How to make the sales process less stressful for property owners
Helpful advice |
June 24, 2021 | Liz
With the full stamp duty holiday coming to an end on the 29th June, it’s been a very busy period for both estate agents and conveyancers. For Harrisons it’s highlighted a few issues that we believe that could be improved both within and between the two industry’s especially when you consider that we are all working towards the same result, and that is simply to transfer ownership of property.
We have long been very vocal that there needs to be regulation and training within the estate agent industry. This is why we are members of NAEA Propertymark, who are an organisation that set professional industry standards though regulation and accredited qualifications. As members we adhere to these standards and provide continuous training to all of our team. Recent months has just highlighted how many other agents have serious gaps in their knowledge and have no training or guidance within their organisation to fall back on.
This article isn’t intended to be one of those that reads as one estate agent claiming to be better than their competitors, there are good and bad agents as there are good and bad in most industries. The aim of this article is to highlight the issues within our industry, and hopefully, we can suggest some solutions and improved working practices. With this in mind, we need to remember that the Estate Agent industry has no standard in the way things are done, we believe that we need to start to standardise as an industry. Until then, we make these observations and offer solutions.
The role of a sales progressor is a very important role and one that should be with a very experienced member of the team who understands the ins and outs of how a property transactions work and the order in which things happen. Yet, all too often this role is assigned to a member of the team with little experience and they are expected to chase the various parties involved just using a checklist and ticking things off as they go. It’s not their fault that they may not be able to spot a potential problem developing, it’s not their fault that they don’t understand issues, they have not had the correct training or experience and so, things do go wrong. This issue is compounded even further when agents set up sales progression teams which are often located in a central office, away from the branch who understand the sale, know the clients involved and know the history of the case.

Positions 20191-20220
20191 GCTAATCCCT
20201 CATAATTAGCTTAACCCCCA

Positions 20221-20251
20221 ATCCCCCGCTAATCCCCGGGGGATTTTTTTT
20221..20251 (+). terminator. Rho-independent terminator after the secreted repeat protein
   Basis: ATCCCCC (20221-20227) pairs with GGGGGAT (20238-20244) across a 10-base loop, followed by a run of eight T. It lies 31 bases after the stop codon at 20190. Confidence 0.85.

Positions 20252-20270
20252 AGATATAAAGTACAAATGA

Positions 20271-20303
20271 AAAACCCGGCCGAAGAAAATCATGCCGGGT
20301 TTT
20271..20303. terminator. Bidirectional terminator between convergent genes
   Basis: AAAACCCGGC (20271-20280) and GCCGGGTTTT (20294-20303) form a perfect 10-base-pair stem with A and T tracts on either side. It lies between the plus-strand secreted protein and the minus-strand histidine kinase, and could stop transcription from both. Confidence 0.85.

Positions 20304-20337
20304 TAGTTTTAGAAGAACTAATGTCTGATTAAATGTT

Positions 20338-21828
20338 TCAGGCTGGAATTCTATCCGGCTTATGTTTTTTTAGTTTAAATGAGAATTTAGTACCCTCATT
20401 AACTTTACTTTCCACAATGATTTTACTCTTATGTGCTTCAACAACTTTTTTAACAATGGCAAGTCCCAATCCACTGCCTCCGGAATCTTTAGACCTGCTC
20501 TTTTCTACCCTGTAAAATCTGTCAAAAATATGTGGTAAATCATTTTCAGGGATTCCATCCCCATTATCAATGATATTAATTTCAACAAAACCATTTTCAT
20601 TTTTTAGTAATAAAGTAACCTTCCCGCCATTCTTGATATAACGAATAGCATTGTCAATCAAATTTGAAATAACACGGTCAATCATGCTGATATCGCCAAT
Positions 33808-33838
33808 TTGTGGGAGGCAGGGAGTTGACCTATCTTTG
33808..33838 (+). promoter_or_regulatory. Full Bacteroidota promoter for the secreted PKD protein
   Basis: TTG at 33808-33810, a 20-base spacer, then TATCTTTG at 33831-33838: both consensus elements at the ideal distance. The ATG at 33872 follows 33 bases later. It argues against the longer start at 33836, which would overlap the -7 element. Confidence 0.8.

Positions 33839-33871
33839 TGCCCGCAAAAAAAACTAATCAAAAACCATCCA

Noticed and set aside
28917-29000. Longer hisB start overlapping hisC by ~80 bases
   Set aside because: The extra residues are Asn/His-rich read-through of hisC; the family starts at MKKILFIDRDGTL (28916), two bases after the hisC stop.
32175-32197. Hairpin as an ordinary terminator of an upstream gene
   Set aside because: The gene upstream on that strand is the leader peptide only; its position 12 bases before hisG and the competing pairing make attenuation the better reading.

As estate agents, we believe that one of the first things we can do to make the sales process a smoother one is to stop undervaluing the role of a sales progressor. Ensure that this position is filled by someone who has the correct experience, training and most of all support should problems arise. Understanding the process and knowing what to do should things go wrong, not only saves time and money it also ensures the client does not have unnecessary stress.
Another thing us agents could be better at doing, is communicating with each other. Let’s be honest if there is an issue, let’s communicate if the chain is updated, let’s remember that it’s better all-round if we can be quick to act and as open and transparent with each other as possible. If we work together, we can improve process and in turn improve the image of our industry.
And so, to solicitors. It is also the case that there are good and bad ones, even so there is much that they too can do to improve the sales process and make things better for all. Solicitors, known conveyancers, have had a very busy year thanks to the Stamp Duty Holiday and their case loads are currently very high. However, understanding and working with agents can be the key to relieving some of this.
Conveyancers often complain that they waste time taking calls and responding to emails from sales progressors that “just have a tick box exercise to do” and we can see that this can be frustrating we understand! However, working in the industry you will quickly be able to spot good agents that understand the process and are willing to work with you rather than just ticking things off.
Agents are on the frontline. The property owner is the client of both the conveyancer and the agent, we both have a job to do to ensure they get the best possible service and the desired result of a property sale. Though the client can chase conveyancers directly they often wont. Mostly this is because they don’t understand the sales process or they legal jargon. It’s easier to chase the agent, especially when things get stressful and so in turn the agent chases for updates.
Ignoring agents calls or emails, passing the buck to the other party, or just giving one line replies with very little information is one way to focus on your caseload. But this isn’t the best way in our opinion, as it just leaves the client chasing harder, and this is where a lack of trust and blame start to creep in.
If agents and conveyancers can find a way to work together, to make a commitment that agents will not work from checklists, will be qualified to deal with the sale process and will not chase unnecessarily. Perhaps conveyancers can commit to more communication, copy us in on correspondence for updates and trust the agent to keep the client updated. Work with us to get the best result for our joint client with the least amount of stress.
Surely that has got to be the best result for everyone?